About Godsmack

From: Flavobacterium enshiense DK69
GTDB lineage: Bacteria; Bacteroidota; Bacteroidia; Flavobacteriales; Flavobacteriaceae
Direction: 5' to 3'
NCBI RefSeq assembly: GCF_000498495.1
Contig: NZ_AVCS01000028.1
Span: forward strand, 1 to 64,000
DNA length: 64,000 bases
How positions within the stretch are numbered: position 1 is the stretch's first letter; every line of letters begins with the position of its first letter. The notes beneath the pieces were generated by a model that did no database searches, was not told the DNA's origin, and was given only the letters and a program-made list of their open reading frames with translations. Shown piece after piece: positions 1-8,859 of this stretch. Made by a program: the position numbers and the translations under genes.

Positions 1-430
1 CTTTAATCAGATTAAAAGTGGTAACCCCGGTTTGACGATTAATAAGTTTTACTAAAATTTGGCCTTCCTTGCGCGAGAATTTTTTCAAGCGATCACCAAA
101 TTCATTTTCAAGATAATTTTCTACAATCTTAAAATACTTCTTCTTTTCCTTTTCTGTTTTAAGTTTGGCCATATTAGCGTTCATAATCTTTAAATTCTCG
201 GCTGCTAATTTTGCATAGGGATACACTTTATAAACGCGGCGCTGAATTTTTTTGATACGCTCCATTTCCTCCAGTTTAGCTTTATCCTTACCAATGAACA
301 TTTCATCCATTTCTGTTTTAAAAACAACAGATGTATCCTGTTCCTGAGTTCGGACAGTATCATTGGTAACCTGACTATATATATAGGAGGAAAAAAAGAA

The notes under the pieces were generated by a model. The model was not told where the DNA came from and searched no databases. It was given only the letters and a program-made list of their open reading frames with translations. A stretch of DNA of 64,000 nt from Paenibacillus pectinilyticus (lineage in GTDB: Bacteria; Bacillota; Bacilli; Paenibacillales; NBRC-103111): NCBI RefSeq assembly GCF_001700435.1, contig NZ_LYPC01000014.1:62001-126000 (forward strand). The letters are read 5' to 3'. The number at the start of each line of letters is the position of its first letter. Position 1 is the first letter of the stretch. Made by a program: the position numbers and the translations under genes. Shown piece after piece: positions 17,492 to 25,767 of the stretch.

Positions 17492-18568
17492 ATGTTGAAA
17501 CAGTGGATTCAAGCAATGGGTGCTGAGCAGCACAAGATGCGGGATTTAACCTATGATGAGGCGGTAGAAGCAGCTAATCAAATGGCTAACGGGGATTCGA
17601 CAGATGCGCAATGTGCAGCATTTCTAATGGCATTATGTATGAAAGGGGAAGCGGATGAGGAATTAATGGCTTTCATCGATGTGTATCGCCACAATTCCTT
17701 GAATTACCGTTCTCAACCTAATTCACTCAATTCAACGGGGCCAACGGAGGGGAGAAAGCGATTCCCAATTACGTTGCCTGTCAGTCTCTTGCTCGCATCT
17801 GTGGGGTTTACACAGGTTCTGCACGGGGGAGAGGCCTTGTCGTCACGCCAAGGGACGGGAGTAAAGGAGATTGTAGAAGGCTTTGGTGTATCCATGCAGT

Champions charge forward to meet any challenge head-on. No matter what, they never  relent, tire, or slow down. Instead, they forge ahead. Enduring for over twenty-five  years, Godsmack consistently break records, crush expectations, and leave everything  on tape and on the stage. Like any proud Bostonians, they shout down adversity, flip a  big middle finger to the naysayers, and never compromise. It’s why they continue to sell  out arenas. It’s why they continue to dominate radio and streaming. It’s why they  continue to stand shoulder-to-shoulder with some of the most successful rock bands in  history. The quartet—Sully Erna [vocals, guitar], Tony Rombola [guitar], Robbie Merrill  [bass], and Shannon Larkin [drums]—maintain a breakneck pace. Among numerous  accolades, the boys notched ten number one singles on both the Billboard Mainstream  and Active Rock charts and achieved a total of 24 Top 10 hits at Active Rock (the most of  any act since February 1999). Beyond selling over 20 million records worldwide,  receiving four GRAMMY® Award nominations, and winning “Rock Artist of the Year” at  the Billboard Music Awards, they bowed at #1 on the Billboard Top 200 three  consecutive times, placing them in elite company with Van Halen, U2, Metallica, Dave  Matthews Band, and Linkin Park.   So, how did a group of guys from blue-collar towns and backgrounds around New  England and beyond pull this off?  “It was just a matter of pushing through and not quitting,” answers Sully. “That’s the  moral of this whole story. You can’t give up—ever. If you don’t quit, you’ll get an  opportunity. Maybe it’s a New England mentality. In the area we’re from, we’re taught  to work hard. We work through snow storms. We’re on ladders nailing down roofs in  the middle of the winter and pouring concrete until our hands are cracked and bleeding.  You’re groomed to be tough. That toughness comes out in anything you do. For us, it  was music. With the life I had growing up the way I did in the streets of Lawrence, it’s no  wonder there’s an edge. It’s all reflected in the songs.”  Thankfully, Sully never quit.  After grinding it out as a drummer in “failure after failure and broken band after broken  band,” he decided to change course. He figured out how to sing, write lyrics, and play guitar, piano, and harmonica. In between a day job, he added one skill after another to  the toolbox and made a decision.  “I decided, ‘I’m going to do this again, but I’m going to do it my way’,” he exclaims. “I  transitioned from drums to singing. It was a different puzzle to figure out, but I was  ready for it.”  In February 1995, he reached out to Robbie Merrill. Shortly after, he found Tony  Rombola “ripping Pearl Jam, Stone Temple Pilots, and Alice In Chains covers at a bar in  New Hampshire,” he grins. The four-piece threw down at countless early gigs in the  kinds of clubs, bars, and dives where a biker doesn’t wait for the bartender to turn off  the A/C…  “After a biker requested to turn the A/C down and was denied by the bartender, he  pulled out a gun and shot the air conditioner,” chuckles Sully. “I’ll never forget that for  as long as I live. We were setting up on stage, we heard the gun go off, and looked up to  see the bartender ducking and a hole in the A/C unit. That’s the vibe.”  By 1997, they scrounged up enough cash to record the storied All Wound Up demo.  Iconic radio station WAAF spun “Keep Away” and fueled sales at local record store chain  Newbury Comics. By the time, the group added “Whatever” to the demo as a single on a  second disc, the song took over airwaves. CDs flew off the shelves as they went from  selling 5 copies a month to eventually 1,000 copies a week. Multiple labelstook notice,  but the guys settled on Republic Records. The label reintroduced All Wound Up as the  self-titled Godsmack in 1998. The record eventually went 5X platinum on the strength of  singles such as “Whatever,” “Keep Away,” “Bad Religion,” and “Voodoo.” They played  Woodstock 99, toured alongside Ozzy Osbourne, Pantera, and Black Sabbath on OZZfest and graduated from clubs to theaters on their own. Recording out of a warehouse in  Haverhill, MA, they delivered Awake in 2000. Not only did it crash the Billboard Top 200  at #5, but it garnered the band their first GRAMMY® nod for “Vampires.” Meanwhile,  the title track “Awake” soundtracked a ubiquitous campaign for the U.S. Navy. As the  album reached double-platinum status, they mounted their first headline arena tour  with sellouts coast-to-coast and larger-than-life production that would become a  signature.  “If you really watch the production, it reflects exactly where I was in my life,” Sully goes.  “The vision you see on stage mirrors the emotions I was going through. We had big  castle walls, gargoyles, and flames. It was gothic. It was dark. It was heavy.”  During 2002, they contributed “I Stand Alone” to the Original Motion Picture Soundtrack  for The Scorpion King starring Dwayne “The Rock” Johnson who openly praised the tune.  It went on to land two GRAMMY® Award nominations. 2003 represented a serious  turning point. Godsmack welcomed Shannon Larkin behind the kit, adding another dynamic and dimension to the sound. The ensuing album Faceless marked the group’s  first #1 entry on the Billboard Top 200 as they supported Metallica on tour in 2004 and  went platinum again.  “We got Shannon and created Faceless, and there was a new birth of Godsmack,” Sully  recalls. “That’s when the real party started. The journey from recording through touring  was insane.”  The gold-selling IV with the late co-producer Andy Johns—renowned for his work with  Led Zeppelin—also debuted at #1 in 2006. Running at full speed into another decade,  2010’s The Oracle rounded out a trifecta of number one albums and achieved a gold  certification. Four years later, 1000hp revved up to #3 on the Billboard Top 200 as the  city of Boston christened August 6 “Godsmack Day.” During 2018, Godsmack  jumpstarted another era. Signing to BMG, they unleashed their seventh album, When  Legends Rise. It rose to #8 on the Billboard Top 200 and captured #1 on the Top Rock  Albums Chart, Top Hard Music Albums Chart, Top Independent Albums Chart, and Top  Alternative Albums Chart. “Under Your Scars,” “When Legends Rise,” “Unforgettable,”  and “Bulletproof” reached #1 at rock radio. The latter took home a gold plaque  (unprecedented for any rock band in this day and age), stood out as “the most-played  song at rock radio in 2018,” and received a nomination for “Rock Song of the Year” at  the 2019 iHeartRadio Music Awards. A year later, they would be nominated for “Rock  Artist of the Year” at the iHeartRadio Music Awards.  “It was time for us to try something new,” observes Sully. “We went in a fresh direction  on this last album. We’re really like brothers again. We overcame so many obstacles and  are so tight now. We have each other’s backs. Everyone trusts one another. We’re  playing music, because we just love to play music. It’s like the days when we played in  our garages. When Legends Rise encompassed a metaphor for where we are. Life knocks  you down over and over again. Everything continuously burns to the ground, but a  phoenix rises from the ashes. It’s about being able to reach down inside of yourself, find  your inner strength, and rise above. When you do that, you create epic things. We’re  proud to have gotten to the other side through the industry changing and all of these  storms. We never quit.”  They never will either.   What does the future hold for Godsmack?  Well, certainly more music and touring in addition to a forthcoming documentary on  Sully’s life up until the breakthrough of the group. However, he and the boys keep their  heads up as they look towards the future. “With the exception of having my daughter, Godsmack is probably what I take the most  pride in,” he leaves off. “It’s the longest relationship I’ve ever been able to sustain. I’m  so proud, because we’ve worked through the ugliest of moments and had the best of  moments. We’ve literally lived together, laughed together, and cried together. We  fought with each other and for each other. It’s been a hell of a ride. We’re still not sure  where it’s going. We don’t know what this thing looks like, how it ends, and if it ends.  We’re just enjoying the sunset right now. We know we’re at a place where if everything  ended tomorrow, I think we could easily look at each other, give one another a big hug,  and walk away with nothing to be ashamed of. That wasn’t always the case. We’re  finally at a place where there would be sadness if it ended, but in a happy way, because  there have been so many good memories and we’ve accomplished so much. I really  think we could give each other a big hug and say, ‘Man, nice fucking run’.” — Rick  Florino, June 2020